Werder 1848 - Werder 1933


Karl Hagemeister studied under the landscape painter Friedrich Preller at the Kunstschule in Weimar from 1871 onwards, but in 1873 met the Austrian painter Carl Schuch at the Hintersee in Bavaria, and soon became his pupil. Through Schuch, Hagemeister was introduced to the circle of artists around Wilhelm Liebl. With Schuch and Wilhelm Trübner, he travelled to the Low Countries in 1873-1874, and also spent some time in Italy between 1875 and 1876. From 1876 Hagemeister lived and worked in Ferch on the Schwielowsee. Accompanied by Schuch, he visited Paris in 1884, where he came into contact with the work of the Barbizon and Impressionist artists. As a result, his landscapes became less naturalistic and more overtly pictorial, with a looser technique, cooler tonalities and a more summary treatment of forms. As has been noted of the artist, ‘Absorbing the influence of Japanese art through the interpretations of the French Impressionists, and following trends in international Art Nouveau, Hagemeister developed an individual variant of Jugendstil. His pictures were composed in accordance with decorative rather than naturalistic principles, and became primarily ornamental.’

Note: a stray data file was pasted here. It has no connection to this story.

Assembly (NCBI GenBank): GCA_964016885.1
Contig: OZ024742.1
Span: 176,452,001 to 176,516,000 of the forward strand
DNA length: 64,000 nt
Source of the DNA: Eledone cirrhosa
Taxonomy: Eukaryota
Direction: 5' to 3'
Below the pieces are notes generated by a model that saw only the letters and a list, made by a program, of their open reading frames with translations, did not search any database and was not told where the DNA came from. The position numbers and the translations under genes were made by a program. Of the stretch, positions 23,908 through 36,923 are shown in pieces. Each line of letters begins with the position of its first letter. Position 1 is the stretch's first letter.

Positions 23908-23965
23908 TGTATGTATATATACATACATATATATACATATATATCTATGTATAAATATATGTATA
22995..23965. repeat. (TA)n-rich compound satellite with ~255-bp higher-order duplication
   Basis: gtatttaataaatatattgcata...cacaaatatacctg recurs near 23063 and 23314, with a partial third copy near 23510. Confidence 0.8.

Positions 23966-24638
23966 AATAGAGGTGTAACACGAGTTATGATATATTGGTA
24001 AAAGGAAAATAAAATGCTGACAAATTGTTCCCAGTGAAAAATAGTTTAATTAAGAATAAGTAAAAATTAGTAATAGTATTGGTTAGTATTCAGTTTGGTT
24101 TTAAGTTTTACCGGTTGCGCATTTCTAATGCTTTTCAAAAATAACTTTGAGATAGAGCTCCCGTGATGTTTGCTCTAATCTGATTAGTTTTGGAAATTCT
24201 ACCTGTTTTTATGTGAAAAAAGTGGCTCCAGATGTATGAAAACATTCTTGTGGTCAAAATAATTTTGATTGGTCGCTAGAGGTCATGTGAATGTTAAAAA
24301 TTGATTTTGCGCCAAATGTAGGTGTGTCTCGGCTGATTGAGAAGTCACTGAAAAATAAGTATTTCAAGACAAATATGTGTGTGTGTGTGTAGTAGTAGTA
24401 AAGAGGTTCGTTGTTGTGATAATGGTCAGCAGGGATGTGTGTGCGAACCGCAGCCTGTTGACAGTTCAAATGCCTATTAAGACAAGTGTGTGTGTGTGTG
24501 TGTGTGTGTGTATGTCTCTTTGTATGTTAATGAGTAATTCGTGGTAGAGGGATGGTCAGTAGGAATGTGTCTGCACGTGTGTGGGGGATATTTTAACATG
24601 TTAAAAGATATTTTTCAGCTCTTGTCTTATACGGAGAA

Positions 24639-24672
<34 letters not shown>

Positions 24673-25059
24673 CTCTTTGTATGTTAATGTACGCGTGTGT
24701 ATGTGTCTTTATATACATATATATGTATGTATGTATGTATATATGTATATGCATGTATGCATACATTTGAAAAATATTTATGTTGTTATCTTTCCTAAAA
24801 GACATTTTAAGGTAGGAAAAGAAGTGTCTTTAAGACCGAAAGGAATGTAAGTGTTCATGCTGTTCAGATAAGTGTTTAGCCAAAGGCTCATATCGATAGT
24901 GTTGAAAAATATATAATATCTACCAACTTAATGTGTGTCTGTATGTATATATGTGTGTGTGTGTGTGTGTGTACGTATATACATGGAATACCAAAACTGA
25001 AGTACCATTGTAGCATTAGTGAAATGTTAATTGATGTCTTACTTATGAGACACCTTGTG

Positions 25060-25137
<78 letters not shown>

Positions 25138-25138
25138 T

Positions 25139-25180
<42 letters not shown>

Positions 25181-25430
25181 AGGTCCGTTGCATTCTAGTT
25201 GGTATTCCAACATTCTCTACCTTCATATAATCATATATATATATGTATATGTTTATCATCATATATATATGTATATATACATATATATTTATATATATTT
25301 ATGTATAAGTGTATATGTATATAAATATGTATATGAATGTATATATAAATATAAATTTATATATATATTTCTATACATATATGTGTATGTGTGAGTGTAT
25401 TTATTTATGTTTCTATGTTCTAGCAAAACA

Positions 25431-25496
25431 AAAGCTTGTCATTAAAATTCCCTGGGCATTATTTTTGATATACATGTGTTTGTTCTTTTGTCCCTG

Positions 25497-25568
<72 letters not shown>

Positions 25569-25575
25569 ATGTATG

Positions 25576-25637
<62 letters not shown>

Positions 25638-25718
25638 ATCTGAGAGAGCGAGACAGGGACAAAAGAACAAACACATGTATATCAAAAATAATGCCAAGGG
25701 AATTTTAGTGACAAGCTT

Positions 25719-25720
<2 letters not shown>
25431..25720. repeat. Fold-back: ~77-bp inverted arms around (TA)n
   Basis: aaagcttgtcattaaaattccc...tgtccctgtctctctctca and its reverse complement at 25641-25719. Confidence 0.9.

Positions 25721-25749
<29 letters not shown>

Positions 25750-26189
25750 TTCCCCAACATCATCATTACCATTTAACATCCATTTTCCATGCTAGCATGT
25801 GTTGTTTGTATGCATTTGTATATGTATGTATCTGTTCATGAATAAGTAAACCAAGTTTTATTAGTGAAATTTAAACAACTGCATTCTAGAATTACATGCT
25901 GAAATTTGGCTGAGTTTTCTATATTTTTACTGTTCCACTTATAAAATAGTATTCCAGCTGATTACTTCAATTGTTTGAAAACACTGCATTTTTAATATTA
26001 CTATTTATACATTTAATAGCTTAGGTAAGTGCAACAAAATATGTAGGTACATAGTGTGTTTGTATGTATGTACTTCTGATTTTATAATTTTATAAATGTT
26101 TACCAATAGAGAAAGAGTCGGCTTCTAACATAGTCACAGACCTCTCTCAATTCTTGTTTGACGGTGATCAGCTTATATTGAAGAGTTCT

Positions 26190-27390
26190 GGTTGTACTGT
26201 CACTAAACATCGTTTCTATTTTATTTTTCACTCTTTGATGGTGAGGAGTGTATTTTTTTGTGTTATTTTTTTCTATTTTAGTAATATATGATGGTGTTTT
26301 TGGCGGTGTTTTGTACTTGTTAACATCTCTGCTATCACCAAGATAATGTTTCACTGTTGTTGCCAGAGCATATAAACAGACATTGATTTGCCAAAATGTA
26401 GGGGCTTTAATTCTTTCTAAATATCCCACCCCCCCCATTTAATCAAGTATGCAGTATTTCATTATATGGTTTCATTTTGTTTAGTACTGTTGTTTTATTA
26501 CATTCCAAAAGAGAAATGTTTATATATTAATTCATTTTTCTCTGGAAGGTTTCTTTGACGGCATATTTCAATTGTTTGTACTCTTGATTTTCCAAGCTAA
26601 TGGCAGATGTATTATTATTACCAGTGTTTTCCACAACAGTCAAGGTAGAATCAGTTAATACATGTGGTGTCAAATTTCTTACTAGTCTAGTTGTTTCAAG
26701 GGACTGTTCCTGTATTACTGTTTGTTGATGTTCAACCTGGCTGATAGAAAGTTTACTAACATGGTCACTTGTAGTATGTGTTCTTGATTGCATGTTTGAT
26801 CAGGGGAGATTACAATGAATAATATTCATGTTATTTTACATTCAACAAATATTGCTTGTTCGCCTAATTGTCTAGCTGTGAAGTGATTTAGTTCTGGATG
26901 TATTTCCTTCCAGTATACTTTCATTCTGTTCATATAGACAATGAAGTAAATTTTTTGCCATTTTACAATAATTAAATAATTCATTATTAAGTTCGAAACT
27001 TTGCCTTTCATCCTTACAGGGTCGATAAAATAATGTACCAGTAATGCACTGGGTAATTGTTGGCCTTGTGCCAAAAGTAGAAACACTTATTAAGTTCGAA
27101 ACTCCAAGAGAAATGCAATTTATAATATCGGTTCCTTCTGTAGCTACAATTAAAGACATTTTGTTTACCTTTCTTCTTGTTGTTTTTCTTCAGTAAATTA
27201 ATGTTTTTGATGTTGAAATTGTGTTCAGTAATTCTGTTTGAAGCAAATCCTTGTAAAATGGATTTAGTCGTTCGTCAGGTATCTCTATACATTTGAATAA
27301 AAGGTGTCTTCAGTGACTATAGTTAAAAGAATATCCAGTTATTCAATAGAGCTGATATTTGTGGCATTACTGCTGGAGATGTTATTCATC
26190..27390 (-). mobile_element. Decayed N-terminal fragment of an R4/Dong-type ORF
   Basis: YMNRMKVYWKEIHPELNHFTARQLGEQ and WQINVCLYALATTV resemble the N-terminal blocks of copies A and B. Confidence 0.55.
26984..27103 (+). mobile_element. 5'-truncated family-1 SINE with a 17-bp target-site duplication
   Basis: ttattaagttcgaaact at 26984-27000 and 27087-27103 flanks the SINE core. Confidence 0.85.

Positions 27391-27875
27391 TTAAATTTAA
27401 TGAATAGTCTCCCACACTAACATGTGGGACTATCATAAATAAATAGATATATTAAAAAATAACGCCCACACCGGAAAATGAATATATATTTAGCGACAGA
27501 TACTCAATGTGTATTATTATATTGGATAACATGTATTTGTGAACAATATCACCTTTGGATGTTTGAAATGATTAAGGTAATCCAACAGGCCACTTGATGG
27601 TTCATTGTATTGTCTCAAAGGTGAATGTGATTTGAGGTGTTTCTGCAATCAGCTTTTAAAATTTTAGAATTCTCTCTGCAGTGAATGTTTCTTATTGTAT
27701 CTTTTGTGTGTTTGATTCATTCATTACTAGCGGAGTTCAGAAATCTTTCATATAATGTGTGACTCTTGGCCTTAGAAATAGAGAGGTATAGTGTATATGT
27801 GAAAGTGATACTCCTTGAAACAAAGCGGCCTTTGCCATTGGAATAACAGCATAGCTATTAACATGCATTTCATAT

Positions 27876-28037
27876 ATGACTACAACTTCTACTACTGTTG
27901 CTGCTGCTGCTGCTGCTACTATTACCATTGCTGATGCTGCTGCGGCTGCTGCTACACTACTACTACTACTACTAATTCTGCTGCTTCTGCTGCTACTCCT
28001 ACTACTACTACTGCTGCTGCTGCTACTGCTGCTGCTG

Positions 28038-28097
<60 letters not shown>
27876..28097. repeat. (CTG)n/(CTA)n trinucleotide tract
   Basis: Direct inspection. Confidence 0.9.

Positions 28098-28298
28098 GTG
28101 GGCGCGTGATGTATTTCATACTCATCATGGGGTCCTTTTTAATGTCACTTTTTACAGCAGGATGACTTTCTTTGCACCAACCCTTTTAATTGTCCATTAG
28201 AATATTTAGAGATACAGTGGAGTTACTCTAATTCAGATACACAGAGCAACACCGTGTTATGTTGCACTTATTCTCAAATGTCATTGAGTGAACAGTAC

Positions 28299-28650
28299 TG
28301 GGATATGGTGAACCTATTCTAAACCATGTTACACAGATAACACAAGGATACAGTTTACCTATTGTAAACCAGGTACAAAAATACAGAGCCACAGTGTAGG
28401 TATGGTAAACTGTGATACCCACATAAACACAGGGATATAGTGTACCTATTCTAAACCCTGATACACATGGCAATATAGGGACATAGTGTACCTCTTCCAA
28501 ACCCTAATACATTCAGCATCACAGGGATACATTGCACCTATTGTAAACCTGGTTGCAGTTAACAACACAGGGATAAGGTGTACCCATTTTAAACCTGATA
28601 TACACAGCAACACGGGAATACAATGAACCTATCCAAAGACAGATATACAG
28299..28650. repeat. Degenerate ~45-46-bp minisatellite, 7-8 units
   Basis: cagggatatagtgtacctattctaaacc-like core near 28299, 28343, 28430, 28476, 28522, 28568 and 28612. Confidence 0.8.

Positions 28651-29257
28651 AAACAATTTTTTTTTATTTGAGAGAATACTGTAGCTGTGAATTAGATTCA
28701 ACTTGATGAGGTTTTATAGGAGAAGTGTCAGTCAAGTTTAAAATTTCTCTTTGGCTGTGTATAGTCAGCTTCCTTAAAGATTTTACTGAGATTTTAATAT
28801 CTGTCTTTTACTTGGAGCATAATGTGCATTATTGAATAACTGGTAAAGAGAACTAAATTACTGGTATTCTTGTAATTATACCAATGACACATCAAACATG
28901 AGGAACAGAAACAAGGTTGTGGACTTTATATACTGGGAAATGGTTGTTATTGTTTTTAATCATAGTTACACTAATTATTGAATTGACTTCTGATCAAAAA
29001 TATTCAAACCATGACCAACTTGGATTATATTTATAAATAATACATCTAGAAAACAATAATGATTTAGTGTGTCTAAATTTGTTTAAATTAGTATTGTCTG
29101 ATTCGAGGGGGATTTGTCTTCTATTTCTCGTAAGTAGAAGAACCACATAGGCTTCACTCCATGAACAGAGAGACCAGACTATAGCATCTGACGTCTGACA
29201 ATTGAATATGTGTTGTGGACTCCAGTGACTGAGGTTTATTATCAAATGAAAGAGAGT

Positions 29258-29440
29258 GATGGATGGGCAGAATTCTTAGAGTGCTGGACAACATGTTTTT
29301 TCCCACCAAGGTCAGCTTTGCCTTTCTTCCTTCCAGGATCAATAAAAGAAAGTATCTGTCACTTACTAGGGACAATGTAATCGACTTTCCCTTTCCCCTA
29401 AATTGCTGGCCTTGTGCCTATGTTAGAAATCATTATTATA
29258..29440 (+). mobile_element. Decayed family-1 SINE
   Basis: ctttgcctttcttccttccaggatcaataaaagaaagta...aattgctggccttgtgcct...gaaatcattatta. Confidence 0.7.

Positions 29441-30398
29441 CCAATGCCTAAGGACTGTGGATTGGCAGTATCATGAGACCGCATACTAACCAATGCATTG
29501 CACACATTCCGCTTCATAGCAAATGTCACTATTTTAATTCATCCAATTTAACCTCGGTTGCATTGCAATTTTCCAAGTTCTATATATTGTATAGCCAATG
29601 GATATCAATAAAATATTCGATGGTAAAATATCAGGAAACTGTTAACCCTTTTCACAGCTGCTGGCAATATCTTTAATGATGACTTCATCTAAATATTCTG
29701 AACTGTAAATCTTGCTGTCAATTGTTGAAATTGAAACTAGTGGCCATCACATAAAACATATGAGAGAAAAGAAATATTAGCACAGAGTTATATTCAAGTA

From 1890 onwards Hagemeister lived in relative isolation in his native town of Werder, on the Havel river west of Potsdam. There he painted mainly oil and pastel landscapes of local views, as well as marine and coastal subjects, that reflect the influence of the Impressionists in their atmospheric treatment of light, shade and reflection. He was fond of certain motifs – trees, rocks, meadows and the banks of rivers or lakes – and to achieve the effects he wanted he often applied the paint or pastel on his canvases with his fingers rather than with a brush. Hagemeister exhibited widely and earned several honours, and in 1898 was a founding member of the Berlin Secession, along with Max Liebermann. In 1912 a large retrospective exhibition of his work, numbering almost ninety paintings, pastels and drawings, was held in Munich, Berlin and Hamburg, which helped to confirm his reputation as one of the finest landscape painters of his day. In 1916, however, he fell ill and largely gave up painting, although he was nominated a member of the Akademie der Künste in Berlin in 1923. A large and comprehensive collection of paintings and drawings by Hagemeister is today in the Bröhan-Museum in Berlin, while a significant group of landscape sketches in pencil and pen by the artist is in the collection of the Kupferstichkabinett in Berlin.